Keeley McGuire: She’s the Queen of the Lunchbox

in Food Allergy Advocates
Published: August 20, 2015

food1Allergy-friendly lunchbox ideas by Keeley McGuire
It’s lunchtime. The cafeteria is crowded and loud. When you’re a parent of an allergic child, the main concern when those lunchboxes fly open is that your kid is safe. But you also want to find a way to keep the meal interesting and ensure your student doesn’t feel deprived. Maybe there’s even a way to give your kid something to be proud of.

And that’s where Keeley McGuire comes in.

Inspired by her daughter, who lives with food allergies, McGuire has upped the lunchbox game, going beyond the sandwich to feature colorful lunches, often in bento-box form, that are equal parts food sculpture and thoughtful dietary combinations. A cute note to let her “Little Miss” to let her know she’s is thinking of her often completes McGuire’s lunch packages.

Since 2011, McGuire has invited people to follow her midday meal missions on her blog and on various social media – where she provides lunchbox inspiration to both parents and kids alike. Packing lunches daily for her 9-year-old daughter provides her with ongoing fodder for her blog, and daily posts on Instagram. “Little Miss” is allergic to peanuts (and avoids tree nuts and gluten), but McGuire’s featured meals try to avoid the top 8 allergens and are gluten-free; she also stays away from food dyes.

In our latest installment of the Allergy Advocates series, Allergic Living salutes Keeley McGuire for taking an everyday parental duty – one that’s made even more challenging for parents dealing with restricted diets – and turning it into something extraordinary.

Senior contributor Claire Gagné recently spoke with McGuire about her blog, the challenge of making lunch fun, and getting past negativity.


Why did you start blogging about making lunches for food allergic kids?

Keeley McGuire: My daughter was diagnosed with allergies at age 1. Then, just before she turned two, she was given an educational autism spectrum disorder diagnosis, and I started her in school full time. All of a sudden I had a kid with food allergies who also had sensory issues and only liked three or four foods. So I was left packing her lunches every day.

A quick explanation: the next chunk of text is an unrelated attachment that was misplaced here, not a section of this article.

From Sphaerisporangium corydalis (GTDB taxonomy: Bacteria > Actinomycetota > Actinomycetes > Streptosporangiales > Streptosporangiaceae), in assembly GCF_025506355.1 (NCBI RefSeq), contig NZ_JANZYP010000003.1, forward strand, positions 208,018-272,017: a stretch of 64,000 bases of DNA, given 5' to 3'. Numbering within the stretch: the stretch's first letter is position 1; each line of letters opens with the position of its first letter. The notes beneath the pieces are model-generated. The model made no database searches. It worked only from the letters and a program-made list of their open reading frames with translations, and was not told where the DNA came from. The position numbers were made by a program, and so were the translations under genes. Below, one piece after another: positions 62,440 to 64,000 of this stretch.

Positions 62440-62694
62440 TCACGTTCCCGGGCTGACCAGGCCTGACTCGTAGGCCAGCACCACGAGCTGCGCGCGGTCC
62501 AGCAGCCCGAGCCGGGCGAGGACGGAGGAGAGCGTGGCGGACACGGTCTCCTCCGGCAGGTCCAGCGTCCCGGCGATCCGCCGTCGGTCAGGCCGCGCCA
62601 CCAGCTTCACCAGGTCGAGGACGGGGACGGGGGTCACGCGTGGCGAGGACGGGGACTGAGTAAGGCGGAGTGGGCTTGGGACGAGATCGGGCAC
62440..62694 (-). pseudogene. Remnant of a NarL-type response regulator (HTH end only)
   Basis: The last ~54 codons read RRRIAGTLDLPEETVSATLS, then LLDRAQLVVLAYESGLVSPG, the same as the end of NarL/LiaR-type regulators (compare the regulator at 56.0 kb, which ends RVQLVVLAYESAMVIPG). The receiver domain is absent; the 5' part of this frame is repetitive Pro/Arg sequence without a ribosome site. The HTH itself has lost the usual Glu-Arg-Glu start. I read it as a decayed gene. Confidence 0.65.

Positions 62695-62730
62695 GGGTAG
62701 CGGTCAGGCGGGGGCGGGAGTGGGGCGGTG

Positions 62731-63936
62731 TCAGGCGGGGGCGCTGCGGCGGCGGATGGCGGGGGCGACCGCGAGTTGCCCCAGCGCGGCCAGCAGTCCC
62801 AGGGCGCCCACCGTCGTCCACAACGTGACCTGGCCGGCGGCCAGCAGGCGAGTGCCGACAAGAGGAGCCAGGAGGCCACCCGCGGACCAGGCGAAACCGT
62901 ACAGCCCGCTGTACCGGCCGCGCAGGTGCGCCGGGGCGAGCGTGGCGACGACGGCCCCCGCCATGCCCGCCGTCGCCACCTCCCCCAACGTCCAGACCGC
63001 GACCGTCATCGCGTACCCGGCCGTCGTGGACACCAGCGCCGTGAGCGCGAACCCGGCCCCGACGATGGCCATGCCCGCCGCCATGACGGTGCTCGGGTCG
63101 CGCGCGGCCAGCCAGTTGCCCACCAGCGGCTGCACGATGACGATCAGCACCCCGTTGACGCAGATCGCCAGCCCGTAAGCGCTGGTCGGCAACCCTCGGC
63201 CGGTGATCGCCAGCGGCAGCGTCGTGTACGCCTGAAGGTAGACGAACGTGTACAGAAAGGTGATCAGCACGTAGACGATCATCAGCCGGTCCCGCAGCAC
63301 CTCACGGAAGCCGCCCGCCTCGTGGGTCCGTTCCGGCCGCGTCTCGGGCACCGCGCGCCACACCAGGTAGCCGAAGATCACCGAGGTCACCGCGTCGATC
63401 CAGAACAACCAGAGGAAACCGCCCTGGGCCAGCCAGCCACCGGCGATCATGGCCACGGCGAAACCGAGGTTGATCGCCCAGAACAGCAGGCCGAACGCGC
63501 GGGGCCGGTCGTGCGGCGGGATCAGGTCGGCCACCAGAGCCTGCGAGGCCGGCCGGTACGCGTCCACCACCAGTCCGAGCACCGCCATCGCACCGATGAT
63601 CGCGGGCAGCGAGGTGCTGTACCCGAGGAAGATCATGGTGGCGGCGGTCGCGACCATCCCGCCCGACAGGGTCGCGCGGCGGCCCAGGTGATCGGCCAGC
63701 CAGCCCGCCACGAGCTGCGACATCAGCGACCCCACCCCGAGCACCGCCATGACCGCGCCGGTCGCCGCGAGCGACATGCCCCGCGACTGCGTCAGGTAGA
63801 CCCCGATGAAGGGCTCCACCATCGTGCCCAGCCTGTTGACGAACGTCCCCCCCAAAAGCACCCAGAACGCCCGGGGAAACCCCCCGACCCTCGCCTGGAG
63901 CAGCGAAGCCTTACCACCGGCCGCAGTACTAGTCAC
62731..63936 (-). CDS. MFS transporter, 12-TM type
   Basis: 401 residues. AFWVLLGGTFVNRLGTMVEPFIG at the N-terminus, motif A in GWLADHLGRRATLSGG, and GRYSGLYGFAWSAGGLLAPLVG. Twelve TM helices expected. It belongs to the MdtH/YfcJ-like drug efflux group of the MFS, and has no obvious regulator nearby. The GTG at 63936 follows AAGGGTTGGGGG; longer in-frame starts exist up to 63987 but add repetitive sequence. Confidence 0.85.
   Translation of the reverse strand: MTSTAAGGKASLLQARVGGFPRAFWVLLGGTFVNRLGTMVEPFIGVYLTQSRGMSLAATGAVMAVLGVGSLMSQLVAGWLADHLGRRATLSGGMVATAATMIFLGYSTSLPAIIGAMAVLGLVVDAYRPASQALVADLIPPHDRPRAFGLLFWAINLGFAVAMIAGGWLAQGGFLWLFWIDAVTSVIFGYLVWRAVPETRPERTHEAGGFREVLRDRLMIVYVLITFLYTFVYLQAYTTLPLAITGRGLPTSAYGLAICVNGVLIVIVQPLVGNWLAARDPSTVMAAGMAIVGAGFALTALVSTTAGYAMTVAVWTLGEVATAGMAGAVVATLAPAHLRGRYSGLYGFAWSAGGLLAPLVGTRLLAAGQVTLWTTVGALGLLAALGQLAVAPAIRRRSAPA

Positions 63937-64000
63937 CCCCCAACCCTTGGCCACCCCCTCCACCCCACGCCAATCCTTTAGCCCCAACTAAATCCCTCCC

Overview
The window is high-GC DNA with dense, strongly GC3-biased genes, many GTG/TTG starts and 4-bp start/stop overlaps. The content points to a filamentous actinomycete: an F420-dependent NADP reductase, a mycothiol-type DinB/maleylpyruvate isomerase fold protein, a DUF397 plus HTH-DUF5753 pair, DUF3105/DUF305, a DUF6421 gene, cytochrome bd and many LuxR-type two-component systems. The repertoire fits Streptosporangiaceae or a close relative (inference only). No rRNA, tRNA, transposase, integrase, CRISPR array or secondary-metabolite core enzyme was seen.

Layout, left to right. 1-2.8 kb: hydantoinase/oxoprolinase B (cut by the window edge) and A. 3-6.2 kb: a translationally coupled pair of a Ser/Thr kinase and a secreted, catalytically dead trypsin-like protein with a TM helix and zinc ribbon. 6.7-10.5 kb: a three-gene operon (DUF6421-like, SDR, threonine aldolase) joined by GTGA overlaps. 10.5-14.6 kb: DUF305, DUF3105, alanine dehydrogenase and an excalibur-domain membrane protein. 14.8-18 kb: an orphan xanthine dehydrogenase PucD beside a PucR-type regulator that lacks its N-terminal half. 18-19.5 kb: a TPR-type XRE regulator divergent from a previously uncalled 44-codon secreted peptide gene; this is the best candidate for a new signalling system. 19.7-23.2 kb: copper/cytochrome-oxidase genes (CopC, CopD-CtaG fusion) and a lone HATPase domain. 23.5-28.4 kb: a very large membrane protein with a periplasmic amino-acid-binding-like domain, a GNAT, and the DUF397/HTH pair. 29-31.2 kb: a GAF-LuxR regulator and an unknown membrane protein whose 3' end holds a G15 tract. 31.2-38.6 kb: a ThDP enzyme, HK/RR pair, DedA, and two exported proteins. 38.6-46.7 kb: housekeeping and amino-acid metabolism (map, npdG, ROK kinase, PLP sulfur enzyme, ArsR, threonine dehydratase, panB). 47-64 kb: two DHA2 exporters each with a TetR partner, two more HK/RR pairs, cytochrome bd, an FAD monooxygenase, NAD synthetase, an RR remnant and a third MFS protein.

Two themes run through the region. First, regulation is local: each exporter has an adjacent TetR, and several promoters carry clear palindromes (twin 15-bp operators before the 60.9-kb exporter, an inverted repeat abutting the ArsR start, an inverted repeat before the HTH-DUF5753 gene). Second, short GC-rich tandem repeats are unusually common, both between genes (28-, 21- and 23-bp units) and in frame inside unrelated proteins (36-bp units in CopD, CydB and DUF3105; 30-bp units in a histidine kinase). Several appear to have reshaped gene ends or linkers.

First, I started to try to find fun ways to incorporate the things that my daughter did like, using bento box style lunches with things such as vegetable cutouts.

Then I started sharing photos of some of the fun lunches I made for her on my personal Facebook page and friends and family encouraged me to start a blog. I joke that at first I had eight readers who were all family, but I quickly found other parents who were looking for allergy-friendly ideas for school lunches, especially nut-free ideas, either because their child has an allergy or their child went to school in a nut-free classroom.

The focus of many of your recipes and ideas is making food fun for children with allergies. Why does that matter so much?

KM: When my daughter was younger, making a vegetable into a flower made it more likely she would try a new food. Also, I wanted to help my daughter feel included and show her that just because you can’t have some things, you can still eat great food. Even for parents of picky eaters, you can have fun with lunches. It’s just a matter of saying: “This is what you love to eat, so let’s make it fun and enjoyable.”

What have been some of your more popular ideas?

KM: The most popular post on my website has been a roundup of non-sandwich ideas. A lot of kids hate sandwiches, whether because of the texture or being sick of them. It’s also great for people who don’t eat gluten or are allergic to wheat. And really, it was just something fun and different.

Do you have a lot of people who follow you who don’t have allergies?

I do have some, and I love when I get messages or comments from people who have found me because their child is in a nut-free classroom or a nut-free school, or they are an aunt or uncle to a kid with food allergies. People have told me they didn’t know anything about food allergies, but looking for school lunch ideas or recipes through my website helped them learn so much.